Mind you that I am not a lot of things: a fan of big drug companies and their profiteering, a believer in ECT, or a supporter of involuntary commitment without evidence of danger to self or others. But I have little tolerance for the stigma from within the body of the afflicted, from those who refuse to take medications because they are so caught up in their mental illness that they are thralls to their disease.
Here is what I wrote, in part, in response to someone who has been making the rounds of bipolar and therapeutic blogs in a crusade to insult us by association with the psychiatric profession.
Read more... Pax Nortona: Response to a Refusenik
That's Joel. He's referring to me. I ran into him via that conversation with psychiatrist #2. Anyway, he's got me thinking about something...
I read a comment the other day that Loren Mosher -- a highly devoted psychiatrist -- was in fact, an "anti-psychiatrist". I, too, am apparently an anti-psychiatrist, even though I have two blogs packed to the rim with quotes and links from psychiatrists I sincerely admire. What's more, I seem to be encountering and finding numerous others who are also anti-psychiatrists, even if they're psychiatrists. On reflection, it seems to me that being an anti-psychiatrist isn't really about being a psychiatrist or sincerely admiring any of them. It seems to me that it's about this...
"...they can get by without the medications."
That's the critical identifying characteristic; an anti-psychiatrist is someone who can get by without medication. Loren Mosher did it, John Weir Perry did it, Jaakko Seikkula is doing it, I did it, many others have done it, and still others are doing it right this very moment. What's more, many of them are doing it very well. I haven't figured out all the rules yet but I think that being an "anti-psychiatrist" is supposed to be a very bad thing. The important thing is, if you see me in the lunch room you probably shouldn't sit at my table -- after all, it might be catching!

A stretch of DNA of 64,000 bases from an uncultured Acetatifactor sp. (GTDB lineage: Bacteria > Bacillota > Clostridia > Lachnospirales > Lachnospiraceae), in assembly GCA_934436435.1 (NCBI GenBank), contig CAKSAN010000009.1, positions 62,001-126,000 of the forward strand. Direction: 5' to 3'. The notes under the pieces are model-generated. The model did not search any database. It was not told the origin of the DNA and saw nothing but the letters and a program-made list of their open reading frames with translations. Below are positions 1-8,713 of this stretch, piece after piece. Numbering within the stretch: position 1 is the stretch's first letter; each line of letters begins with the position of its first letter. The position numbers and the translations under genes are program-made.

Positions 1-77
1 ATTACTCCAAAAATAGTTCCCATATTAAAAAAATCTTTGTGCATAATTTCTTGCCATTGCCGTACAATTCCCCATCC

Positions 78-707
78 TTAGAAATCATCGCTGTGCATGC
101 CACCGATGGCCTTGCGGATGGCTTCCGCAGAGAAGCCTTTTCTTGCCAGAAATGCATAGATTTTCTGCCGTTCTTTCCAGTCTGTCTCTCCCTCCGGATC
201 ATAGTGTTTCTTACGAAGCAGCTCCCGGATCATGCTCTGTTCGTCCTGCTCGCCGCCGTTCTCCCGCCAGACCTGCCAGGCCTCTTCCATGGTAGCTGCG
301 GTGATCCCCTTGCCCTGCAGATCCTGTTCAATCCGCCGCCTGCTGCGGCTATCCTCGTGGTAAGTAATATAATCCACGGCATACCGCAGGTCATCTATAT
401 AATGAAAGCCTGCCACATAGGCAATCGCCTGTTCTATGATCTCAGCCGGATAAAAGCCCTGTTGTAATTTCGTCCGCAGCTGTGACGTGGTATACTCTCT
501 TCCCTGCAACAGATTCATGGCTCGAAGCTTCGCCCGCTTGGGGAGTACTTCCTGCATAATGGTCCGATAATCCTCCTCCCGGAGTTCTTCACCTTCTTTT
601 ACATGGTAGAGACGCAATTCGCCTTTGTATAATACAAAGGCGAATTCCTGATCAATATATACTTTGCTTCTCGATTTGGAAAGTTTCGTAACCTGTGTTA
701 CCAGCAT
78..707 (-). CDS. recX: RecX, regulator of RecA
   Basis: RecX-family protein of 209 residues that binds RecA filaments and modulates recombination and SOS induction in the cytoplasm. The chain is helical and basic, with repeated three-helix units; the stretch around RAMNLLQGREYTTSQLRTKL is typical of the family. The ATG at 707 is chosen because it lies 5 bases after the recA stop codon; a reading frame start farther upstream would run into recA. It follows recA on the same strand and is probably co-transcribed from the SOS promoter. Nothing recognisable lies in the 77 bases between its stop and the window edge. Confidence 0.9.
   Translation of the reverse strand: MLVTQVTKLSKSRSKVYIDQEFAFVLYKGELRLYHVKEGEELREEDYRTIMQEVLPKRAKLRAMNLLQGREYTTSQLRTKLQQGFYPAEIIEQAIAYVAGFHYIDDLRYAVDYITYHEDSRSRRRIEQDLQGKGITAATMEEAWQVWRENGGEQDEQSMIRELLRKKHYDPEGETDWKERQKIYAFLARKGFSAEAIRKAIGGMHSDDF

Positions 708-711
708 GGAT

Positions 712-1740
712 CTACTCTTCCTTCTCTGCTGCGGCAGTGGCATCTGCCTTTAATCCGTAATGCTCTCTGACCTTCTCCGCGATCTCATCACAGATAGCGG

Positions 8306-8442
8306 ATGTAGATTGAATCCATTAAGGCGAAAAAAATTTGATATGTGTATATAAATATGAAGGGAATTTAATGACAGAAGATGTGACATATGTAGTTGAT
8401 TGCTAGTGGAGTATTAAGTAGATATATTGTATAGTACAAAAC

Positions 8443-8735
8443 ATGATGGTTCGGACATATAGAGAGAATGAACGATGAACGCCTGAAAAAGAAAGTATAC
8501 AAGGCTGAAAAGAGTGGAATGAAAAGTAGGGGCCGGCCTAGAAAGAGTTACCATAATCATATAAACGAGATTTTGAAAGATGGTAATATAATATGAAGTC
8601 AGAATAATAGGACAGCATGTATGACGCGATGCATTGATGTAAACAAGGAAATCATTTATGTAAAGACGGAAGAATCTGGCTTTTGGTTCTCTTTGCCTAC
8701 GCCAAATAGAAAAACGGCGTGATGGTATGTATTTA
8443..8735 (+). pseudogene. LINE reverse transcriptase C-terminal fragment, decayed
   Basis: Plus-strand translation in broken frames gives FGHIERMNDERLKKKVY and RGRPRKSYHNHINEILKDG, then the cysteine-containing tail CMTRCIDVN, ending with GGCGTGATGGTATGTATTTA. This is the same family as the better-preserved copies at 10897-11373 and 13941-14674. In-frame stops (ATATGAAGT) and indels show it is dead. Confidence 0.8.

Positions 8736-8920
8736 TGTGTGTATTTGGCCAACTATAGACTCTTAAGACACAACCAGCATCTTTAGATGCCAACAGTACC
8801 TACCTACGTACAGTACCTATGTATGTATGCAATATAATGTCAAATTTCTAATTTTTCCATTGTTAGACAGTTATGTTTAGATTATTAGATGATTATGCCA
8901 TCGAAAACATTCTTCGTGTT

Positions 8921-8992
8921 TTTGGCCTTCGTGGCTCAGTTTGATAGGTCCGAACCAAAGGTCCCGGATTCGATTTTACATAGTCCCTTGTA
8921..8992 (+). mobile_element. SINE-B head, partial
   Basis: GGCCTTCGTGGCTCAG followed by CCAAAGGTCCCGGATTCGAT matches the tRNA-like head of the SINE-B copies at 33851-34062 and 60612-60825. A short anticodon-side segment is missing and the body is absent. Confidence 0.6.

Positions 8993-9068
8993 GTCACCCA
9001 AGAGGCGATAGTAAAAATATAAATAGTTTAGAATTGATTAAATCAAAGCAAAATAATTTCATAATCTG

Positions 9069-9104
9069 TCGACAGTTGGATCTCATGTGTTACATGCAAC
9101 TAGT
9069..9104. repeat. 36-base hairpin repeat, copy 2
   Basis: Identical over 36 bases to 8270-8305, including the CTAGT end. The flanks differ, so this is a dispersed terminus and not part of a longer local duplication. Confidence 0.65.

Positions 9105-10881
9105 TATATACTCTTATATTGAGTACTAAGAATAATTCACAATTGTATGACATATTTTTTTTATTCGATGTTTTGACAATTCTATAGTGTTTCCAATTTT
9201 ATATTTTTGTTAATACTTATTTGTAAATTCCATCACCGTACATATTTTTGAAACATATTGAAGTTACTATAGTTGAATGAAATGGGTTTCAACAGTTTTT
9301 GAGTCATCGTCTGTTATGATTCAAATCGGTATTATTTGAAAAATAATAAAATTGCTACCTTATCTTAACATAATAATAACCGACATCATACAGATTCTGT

I once met a woman who said that she "hated" people like me; "people like me" being people who get well without medication. Interesting, isn't it? Not having taken medication is enough to get me hated and labelled as someone who "thinks psychiatry is evil... a miniature Tom Cruise without Scientology... a proponent of anti-psychiatry ... a declarer of a magical remedy... droning like a cricket whose one word is chirp... on a crusade to insult us by association with the psychiatric profession."
Perhaps, a bit of history is worth repeating: When I went through my experience I didn't know that what I was going through was considered a "schizophrenic break". As a result, I didn't go to the hospital. Instead, I went into the experience and found that to be enormously helpful and incredibly insightful. More than a year passed before I actually had a name for that experience. By then, I was certainly no longer in a state of psychosis. People don't take an aspirin for a headache they had a year ago and I couldn't see any reason why I should take anti-psychotic medication for a state of psychosis that was over and done with. Besides, I couldn't afford to hire a psychiatrist and even if I could, the local one had a waiting list that was eight months long. Quite honestly, I'm glad that's the way it went. I seem to have made it through without medications and I'm not comfortable with what I'm learning about them now.
There are, of course, many people in the world who go through psychotic episodes without taking anti-psychotic medication, just as there are many women who give birth without pain medication. There are a multitude of reasons for why a woman might do so: she might be concerned about side effects; she may have had an unpleasant experience previously; she might believe it's her moral duty to suffer; she might find the presence of loved ones helps her cope quite effectively; she might believe a drug-free birth will be best for her baby; she might find the pain tolerable; she might not think to ask; she might not be aware that it's an option; she might not have the option available at all. Can anyone come up with a good reason why a woman should be considered evil or deserving of hatred under any of those circumstances?
For what it's worth, here's my stance on medication, schizophrenia, psychosis, and recovery.
Schizophrenia, Psychosis, Recovery, The Recovery Based Model, Hope for Schizophrenia Sufferers